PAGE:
Patients seen in Columbia eye clinics and enrolled in cross-sectional database; Columbia University Medical Center Eye Institute.

Glaucoma Group:

Inclusion Criteria:

  • glaucomatous optic neuropathy (as defined in the American Academy of Ophthalmology Preferred Practice Pattern criteria)

Exclusion Criteria:

  • late functional glaucomatous damage
  • significant cataract
  • previous ocular surgery (aside from uncomplicated cataract extraction with intraocular lens (IOL) implantation and/or trabeculectomy, LASIK or refractive surgeries)
  • diabetic retinopathy with macular edema
  • vein or artery occlusion
  • exudative age-related macular degeneration or geographic atrophy
  • macular hole or traction
  • amblyopia
  • uveitis
  • non-open angle glaucoma (e.g. angle closure, traumatic, congenital glaucoma)
  • severe myopia or hyperopia (refractive error greater than -6 or +6D, respectively)
  • retinal detachment (current or post-surgery)
  • retinitis pigmentosa
  • significant epiretinal memberane
  • significant kerotoconus

Healthy Group:

Inclusion Criteria:

  • best corrected visual acuity equal or better than 20/40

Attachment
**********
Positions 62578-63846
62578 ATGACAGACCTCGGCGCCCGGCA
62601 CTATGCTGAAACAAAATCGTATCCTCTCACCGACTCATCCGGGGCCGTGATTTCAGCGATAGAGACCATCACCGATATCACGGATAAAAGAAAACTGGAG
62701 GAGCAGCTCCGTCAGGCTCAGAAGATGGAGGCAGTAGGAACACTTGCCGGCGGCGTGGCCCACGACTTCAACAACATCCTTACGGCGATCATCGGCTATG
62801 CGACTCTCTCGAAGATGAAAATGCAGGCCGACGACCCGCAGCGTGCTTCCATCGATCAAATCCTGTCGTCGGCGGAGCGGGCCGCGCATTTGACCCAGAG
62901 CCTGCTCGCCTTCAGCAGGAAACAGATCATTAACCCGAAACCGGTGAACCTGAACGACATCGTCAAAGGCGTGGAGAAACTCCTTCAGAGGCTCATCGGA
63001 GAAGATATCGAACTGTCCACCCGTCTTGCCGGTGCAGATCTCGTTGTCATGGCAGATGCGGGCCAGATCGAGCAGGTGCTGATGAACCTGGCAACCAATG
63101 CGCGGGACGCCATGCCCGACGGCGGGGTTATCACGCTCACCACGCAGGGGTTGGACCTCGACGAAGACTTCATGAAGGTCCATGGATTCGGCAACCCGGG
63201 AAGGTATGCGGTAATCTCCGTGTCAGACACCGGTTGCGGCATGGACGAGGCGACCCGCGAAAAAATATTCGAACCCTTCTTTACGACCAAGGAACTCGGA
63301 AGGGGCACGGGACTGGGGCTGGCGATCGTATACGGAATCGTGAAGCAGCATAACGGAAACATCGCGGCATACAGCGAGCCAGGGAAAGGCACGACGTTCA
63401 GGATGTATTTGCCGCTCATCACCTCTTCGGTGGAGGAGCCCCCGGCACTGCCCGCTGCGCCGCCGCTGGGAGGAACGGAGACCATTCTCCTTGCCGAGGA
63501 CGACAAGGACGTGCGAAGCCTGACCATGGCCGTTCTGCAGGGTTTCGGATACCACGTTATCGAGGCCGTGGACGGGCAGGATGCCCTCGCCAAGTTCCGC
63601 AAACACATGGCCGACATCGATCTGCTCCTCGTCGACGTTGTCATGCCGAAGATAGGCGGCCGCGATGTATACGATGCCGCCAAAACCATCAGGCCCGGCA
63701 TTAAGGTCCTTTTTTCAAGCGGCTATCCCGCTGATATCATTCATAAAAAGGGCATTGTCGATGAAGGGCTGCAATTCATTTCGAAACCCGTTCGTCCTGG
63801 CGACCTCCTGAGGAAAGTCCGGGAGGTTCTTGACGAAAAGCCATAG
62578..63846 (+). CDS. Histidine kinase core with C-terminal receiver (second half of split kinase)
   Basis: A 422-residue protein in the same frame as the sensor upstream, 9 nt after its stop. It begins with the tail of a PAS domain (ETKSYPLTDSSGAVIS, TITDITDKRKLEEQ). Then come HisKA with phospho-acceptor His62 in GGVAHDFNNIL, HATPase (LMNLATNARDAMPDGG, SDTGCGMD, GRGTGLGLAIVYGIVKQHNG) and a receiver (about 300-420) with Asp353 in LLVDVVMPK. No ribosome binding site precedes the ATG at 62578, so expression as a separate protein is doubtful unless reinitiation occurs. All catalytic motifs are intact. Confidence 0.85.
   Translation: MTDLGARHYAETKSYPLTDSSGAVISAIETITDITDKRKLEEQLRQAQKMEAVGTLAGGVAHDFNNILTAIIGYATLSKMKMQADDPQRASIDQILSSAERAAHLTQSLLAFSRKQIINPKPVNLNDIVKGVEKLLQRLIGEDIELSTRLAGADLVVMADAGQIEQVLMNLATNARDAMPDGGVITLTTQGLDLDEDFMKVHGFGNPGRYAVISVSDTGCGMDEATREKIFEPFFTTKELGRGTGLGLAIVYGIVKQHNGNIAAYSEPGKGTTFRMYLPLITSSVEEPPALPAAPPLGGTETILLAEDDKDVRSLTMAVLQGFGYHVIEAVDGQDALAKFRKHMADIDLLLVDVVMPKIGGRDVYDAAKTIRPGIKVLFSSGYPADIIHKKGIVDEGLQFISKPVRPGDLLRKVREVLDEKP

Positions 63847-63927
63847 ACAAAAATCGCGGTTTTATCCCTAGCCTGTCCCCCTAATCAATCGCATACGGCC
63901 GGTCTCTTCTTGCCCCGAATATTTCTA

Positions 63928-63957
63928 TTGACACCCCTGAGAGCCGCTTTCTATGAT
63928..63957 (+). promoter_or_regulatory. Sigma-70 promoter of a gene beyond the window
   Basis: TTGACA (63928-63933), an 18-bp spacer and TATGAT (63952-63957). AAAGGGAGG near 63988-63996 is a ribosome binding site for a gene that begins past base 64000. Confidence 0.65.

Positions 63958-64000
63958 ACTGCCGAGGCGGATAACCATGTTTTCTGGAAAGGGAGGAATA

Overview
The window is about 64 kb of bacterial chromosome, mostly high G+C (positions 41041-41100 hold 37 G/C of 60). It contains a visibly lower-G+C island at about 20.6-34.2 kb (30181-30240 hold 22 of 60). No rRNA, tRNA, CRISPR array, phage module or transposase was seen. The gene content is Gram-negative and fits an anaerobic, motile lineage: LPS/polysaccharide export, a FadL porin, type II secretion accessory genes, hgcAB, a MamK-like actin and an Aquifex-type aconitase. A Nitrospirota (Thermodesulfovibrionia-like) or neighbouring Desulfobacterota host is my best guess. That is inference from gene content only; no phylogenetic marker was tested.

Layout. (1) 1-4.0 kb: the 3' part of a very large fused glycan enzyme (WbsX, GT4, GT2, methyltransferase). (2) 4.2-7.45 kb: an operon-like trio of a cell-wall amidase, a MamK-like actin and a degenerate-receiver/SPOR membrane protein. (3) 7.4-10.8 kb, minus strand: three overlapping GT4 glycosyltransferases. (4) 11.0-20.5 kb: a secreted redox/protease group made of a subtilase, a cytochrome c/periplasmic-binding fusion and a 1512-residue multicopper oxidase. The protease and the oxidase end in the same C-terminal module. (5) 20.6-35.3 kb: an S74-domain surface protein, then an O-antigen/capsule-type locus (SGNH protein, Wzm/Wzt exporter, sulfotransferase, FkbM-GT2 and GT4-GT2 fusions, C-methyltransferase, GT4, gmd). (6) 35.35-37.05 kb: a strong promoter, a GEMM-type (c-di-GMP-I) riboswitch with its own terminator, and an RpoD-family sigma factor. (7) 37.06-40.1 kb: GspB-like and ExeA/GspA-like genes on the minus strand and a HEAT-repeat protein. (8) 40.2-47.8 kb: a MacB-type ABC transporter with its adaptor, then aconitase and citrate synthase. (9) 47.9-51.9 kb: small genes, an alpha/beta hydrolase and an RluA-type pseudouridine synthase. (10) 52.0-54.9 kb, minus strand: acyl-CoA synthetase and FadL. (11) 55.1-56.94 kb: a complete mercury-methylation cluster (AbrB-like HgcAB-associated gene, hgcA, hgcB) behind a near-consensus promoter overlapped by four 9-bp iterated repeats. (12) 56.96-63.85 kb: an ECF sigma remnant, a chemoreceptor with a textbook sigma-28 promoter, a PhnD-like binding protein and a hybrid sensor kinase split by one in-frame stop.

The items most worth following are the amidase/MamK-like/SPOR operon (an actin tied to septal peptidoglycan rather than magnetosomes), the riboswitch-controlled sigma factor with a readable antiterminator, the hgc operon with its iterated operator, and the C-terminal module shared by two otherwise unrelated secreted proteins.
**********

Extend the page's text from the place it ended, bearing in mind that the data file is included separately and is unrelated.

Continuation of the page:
• normal biomicroscopy examination
  • gonioscopically open angles
  • Intraocular Pressure (IOP) lower than 22 mmHg
  • normal and reliable 24-2 and 10-2 SAP results

Exclusion Criteria:

  • evidence of optic neuropathy
  • evidence of clinically significant metabolic diseases (e.g. diabetes and hypotension)

Information from the National Library of Medicine

To learn more about this study, you or your doctor may contact the study research staff using the contact information provided by the sponsor.

Please refer to this study by its ClinicalTrials.gov identifier (NCT number): NCT02547740

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Contact: Lam Lu, BS 646-457-0940 ll3051@cumc.columbia.edu

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United States, New York
CUIMC Harkness Eye Institute Recruiting
New York, New York, United States, 10032
Contact: Lam Lu, BS    646-457-0940    ll3051@cumc.columbia.edu   
Sponsors and Collaborators
Columbia University
National Eye Institute (NEI)
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Principal Investigator: Jeffrey Liebmann, MD Columbia University
Publications automatically indexed to this study by ClinicalTrials.gov Identifier (NCT Number):
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Responsible Party: Columbia University
ClinicalTrials.gov Identifier: NCT02547740    
Other Study ID Numbers: AAAO8502
1R01EY025253-01 ( U.S. NIH Grant/Contract )
First Posted: September 11, 2015    Key Record Dates
Last Update Posted: November 8, 2022
Last Verified: November 2022
Individual Participant Data (IPD) Sharing Statement:
Plan to Share IPD: No
Keywords provided by Columbia University:
visual fields
optical coherence tomography
glaucoma progression
retinal ganglion cells
Additional relevant MeSH terms:
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Disease Progression
Ocular Hypertension
Eye Diseases
Disease Attributes
Pathologic Processes